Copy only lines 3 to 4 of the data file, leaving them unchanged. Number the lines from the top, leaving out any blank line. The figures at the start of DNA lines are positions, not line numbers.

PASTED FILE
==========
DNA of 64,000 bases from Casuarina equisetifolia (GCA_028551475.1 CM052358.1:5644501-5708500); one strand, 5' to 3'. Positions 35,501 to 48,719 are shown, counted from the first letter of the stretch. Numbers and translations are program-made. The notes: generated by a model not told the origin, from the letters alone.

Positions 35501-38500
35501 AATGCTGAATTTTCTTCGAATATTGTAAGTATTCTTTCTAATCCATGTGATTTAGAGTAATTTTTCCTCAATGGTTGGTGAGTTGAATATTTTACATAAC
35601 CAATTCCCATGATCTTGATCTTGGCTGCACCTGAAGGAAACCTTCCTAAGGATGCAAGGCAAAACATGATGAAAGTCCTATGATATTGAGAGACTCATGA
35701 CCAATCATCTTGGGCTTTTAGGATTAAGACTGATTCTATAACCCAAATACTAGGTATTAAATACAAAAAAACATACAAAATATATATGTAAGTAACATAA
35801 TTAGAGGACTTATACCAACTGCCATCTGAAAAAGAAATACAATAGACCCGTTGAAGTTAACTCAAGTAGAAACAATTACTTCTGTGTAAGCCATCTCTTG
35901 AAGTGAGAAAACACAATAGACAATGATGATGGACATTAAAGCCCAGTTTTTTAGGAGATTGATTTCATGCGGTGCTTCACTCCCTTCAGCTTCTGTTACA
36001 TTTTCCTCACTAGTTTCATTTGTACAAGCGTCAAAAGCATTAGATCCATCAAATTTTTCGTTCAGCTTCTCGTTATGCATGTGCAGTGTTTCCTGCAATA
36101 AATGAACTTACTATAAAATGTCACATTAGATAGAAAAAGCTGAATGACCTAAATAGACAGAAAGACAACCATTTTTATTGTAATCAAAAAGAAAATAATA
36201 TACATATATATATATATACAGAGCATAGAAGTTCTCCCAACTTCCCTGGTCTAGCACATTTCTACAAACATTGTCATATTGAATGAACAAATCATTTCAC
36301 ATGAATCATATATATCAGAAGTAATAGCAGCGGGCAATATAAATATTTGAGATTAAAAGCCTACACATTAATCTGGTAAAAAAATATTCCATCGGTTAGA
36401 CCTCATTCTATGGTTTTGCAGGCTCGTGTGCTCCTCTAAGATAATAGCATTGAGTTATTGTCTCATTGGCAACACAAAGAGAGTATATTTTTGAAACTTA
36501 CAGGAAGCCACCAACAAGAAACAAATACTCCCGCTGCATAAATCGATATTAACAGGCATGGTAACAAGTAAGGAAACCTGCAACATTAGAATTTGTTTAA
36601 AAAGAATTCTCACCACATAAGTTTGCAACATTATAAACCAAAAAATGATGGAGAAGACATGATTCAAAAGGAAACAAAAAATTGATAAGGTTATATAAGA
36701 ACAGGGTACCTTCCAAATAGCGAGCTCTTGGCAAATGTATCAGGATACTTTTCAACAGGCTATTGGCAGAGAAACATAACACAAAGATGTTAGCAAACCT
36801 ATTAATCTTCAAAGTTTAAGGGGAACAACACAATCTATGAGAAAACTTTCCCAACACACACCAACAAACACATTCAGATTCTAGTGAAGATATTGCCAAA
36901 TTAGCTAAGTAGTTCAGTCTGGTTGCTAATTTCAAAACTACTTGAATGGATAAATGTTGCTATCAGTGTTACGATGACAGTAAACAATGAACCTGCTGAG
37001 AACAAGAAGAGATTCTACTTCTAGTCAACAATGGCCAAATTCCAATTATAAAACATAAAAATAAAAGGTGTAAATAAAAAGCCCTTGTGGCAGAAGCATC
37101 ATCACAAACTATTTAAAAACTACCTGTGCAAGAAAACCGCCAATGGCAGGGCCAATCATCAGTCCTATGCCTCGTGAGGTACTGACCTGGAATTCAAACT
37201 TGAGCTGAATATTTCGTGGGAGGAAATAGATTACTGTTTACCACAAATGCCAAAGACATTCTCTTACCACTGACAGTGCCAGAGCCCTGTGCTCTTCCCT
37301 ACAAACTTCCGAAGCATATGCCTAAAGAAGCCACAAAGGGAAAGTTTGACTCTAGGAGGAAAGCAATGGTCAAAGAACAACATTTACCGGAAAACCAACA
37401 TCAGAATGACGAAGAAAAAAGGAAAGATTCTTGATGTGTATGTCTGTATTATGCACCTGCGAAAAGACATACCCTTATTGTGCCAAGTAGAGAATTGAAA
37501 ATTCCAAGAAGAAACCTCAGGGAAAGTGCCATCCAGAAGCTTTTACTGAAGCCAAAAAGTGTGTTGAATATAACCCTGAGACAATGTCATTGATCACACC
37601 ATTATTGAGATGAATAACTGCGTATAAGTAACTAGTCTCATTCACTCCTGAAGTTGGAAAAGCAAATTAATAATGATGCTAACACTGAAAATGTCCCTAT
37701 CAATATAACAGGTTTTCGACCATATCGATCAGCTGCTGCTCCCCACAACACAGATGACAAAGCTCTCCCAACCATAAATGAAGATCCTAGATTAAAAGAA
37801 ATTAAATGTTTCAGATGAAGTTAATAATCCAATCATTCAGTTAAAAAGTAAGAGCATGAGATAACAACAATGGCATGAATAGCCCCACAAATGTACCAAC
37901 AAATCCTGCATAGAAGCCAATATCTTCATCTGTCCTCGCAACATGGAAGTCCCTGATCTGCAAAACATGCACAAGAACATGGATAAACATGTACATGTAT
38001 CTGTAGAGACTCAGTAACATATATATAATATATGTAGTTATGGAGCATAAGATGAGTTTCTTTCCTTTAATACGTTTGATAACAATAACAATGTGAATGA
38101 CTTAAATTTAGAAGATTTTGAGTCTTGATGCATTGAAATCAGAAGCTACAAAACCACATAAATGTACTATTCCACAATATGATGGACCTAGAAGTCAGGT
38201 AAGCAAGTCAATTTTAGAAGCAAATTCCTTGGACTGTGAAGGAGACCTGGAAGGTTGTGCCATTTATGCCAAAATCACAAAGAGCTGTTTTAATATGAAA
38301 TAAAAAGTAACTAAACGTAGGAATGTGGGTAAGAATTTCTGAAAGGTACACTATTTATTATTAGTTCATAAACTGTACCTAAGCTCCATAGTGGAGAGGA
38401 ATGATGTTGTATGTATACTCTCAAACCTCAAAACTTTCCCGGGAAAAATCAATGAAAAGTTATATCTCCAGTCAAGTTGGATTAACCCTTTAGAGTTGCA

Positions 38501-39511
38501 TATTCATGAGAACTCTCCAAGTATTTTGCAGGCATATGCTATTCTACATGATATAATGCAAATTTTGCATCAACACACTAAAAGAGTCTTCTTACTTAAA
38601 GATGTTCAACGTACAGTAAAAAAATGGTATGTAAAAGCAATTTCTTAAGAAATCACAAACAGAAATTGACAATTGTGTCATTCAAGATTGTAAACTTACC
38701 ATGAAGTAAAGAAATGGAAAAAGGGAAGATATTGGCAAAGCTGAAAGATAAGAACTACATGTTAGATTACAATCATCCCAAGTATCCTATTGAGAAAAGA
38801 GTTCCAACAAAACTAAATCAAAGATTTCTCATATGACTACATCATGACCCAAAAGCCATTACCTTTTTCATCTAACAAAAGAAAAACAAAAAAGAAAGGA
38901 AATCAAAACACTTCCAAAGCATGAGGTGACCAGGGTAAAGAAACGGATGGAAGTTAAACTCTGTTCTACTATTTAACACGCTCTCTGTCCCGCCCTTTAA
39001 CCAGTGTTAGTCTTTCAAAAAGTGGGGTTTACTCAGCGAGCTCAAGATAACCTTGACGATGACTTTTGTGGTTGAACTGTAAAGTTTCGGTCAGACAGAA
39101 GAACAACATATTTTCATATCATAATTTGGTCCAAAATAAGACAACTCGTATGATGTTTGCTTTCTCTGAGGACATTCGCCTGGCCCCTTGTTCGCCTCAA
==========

35501 AATGCTGAATTTTCTTCGAATATTGTAAGTATTCTTTCTAATCCATGTGATTTAGAGTAATTTTTCCTCAATGGTTGGTGAGTTGAATATTTTACATAAC
35601 CAATTCCCATGATCTTGATCTTGGCTGCACCTGAAGGAAACCTTCCTAAGGATGCAAGGCAAAACATGATGAAAGTCCTATGATATTGAGAGACTCATGA